Haddonfield resident Krakower explains that, though it was utilized as such, “The Clarke House was never meant to be a field hospital. It was just a farm house, and these people were Quakers, who had an aversion to war,” he says. “So it was very ironic that one of the crucial battles of the Revolutionary War took place all around them.”
“Remember, this is one of those places where history hung in the balance,” he continues. “In the grand scheme of things, people view (the Battle of Princeton) as a small battle, lasting only two hours. But if Washington had lost here who knows what would have happened? When you think about the battles of Trenton and Princeton, these are not ‘war-changing’ battles, but they were ‘war-saving.’”
Krakower adds that before the Ten Crucial Days campaign, the only deadly encounters the British had had with the colonial army had been in Boston in 1775 and 1776, and now they were intimidated by the Trenton and Princeton victories.
“The British evacuated from Boston, then they steamrolled over our troops, probably thinking, ‘aha, we can run right over them, they’re not trained,’” Krakower says. “So the victories in Trenton and Princeton help Washington because there’s a change in the British mindset. In 1777 there was a different appreciation for the Continental army, and the British realized this was not just an army that could be beaten.”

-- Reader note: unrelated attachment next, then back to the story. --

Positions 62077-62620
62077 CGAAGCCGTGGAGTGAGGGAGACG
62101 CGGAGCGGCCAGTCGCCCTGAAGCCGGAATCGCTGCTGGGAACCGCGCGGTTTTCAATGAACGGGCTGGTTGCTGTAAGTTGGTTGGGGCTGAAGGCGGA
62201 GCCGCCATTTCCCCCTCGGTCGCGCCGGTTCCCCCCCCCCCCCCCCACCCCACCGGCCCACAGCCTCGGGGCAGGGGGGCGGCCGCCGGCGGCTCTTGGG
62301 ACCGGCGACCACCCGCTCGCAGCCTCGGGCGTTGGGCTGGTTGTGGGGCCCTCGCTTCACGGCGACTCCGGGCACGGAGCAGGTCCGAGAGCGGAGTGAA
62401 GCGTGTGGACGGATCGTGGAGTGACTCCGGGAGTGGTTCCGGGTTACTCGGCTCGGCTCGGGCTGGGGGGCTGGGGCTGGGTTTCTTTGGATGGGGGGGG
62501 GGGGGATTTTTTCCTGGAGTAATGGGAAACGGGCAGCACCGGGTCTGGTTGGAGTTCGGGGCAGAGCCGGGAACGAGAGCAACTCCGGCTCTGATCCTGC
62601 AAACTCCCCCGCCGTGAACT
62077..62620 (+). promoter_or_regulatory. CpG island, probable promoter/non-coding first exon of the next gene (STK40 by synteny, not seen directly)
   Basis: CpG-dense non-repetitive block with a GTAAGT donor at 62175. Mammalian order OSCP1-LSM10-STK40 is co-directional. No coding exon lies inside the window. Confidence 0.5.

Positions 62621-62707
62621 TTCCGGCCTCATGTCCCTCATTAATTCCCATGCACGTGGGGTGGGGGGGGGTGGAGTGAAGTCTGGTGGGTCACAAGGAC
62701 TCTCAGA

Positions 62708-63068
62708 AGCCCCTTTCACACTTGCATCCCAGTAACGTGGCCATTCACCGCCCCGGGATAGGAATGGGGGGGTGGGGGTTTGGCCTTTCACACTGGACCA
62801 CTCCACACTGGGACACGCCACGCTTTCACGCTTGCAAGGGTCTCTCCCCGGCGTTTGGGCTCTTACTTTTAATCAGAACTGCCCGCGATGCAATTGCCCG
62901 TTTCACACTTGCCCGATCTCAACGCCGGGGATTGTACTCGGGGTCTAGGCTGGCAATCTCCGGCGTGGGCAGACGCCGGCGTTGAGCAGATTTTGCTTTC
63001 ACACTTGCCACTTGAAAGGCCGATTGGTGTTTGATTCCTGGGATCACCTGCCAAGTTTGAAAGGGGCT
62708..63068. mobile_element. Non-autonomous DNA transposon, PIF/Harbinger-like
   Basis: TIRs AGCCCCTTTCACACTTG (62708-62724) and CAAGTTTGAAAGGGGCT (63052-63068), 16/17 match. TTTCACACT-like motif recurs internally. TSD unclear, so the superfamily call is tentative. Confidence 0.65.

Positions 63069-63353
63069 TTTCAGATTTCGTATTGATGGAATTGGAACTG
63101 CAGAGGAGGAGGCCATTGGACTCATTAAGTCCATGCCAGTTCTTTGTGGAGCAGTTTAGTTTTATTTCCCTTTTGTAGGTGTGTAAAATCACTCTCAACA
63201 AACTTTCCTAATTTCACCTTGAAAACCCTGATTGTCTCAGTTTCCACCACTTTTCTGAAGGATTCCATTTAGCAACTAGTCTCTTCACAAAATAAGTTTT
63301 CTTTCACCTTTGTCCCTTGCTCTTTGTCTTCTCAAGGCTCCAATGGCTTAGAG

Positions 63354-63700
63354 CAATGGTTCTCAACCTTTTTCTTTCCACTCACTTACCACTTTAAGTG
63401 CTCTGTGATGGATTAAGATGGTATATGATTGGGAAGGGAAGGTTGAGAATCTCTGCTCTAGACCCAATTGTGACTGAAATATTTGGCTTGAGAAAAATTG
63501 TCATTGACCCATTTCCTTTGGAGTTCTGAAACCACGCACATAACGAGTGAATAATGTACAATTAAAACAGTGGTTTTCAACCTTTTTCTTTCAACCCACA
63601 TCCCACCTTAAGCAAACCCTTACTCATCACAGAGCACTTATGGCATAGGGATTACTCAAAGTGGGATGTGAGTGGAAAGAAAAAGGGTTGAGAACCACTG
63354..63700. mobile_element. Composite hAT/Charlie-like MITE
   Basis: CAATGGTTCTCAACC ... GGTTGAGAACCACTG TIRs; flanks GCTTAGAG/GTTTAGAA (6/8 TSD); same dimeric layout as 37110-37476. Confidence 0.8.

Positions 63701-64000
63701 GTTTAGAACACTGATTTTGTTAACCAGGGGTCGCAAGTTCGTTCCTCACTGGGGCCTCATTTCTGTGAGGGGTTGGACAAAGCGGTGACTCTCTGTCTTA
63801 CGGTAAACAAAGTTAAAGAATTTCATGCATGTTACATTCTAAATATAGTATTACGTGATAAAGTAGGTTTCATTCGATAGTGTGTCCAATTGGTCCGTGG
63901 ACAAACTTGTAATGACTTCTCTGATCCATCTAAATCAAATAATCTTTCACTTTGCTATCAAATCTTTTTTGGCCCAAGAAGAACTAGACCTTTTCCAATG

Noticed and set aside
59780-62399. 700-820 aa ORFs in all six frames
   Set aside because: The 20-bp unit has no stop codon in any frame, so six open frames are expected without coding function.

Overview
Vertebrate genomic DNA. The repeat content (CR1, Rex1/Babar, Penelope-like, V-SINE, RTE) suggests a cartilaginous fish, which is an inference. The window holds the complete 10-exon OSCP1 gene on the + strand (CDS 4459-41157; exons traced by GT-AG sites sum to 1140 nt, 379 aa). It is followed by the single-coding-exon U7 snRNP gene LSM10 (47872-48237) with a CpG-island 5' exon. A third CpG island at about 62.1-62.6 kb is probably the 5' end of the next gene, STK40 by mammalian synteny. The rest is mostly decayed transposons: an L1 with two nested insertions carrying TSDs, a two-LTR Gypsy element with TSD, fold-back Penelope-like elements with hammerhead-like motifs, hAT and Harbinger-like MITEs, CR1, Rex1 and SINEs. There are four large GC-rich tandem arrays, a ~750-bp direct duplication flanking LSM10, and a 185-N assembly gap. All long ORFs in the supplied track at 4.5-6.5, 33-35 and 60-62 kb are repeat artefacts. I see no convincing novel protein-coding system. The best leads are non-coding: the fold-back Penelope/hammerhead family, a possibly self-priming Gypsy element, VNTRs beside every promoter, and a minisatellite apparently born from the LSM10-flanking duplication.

Krakower believes the dying Mercer knew that the tide was turning with the Battle of Princeton, and that the victory would be a morale booster for the troops.
“He was a veteran of three wars, so he understood the value of the strategic movements, and he was one of the more experienced battlefield commanders,” Krakower says. “He was a very smart guy. He marches to the place and holds the ground out there in the field with the troops.”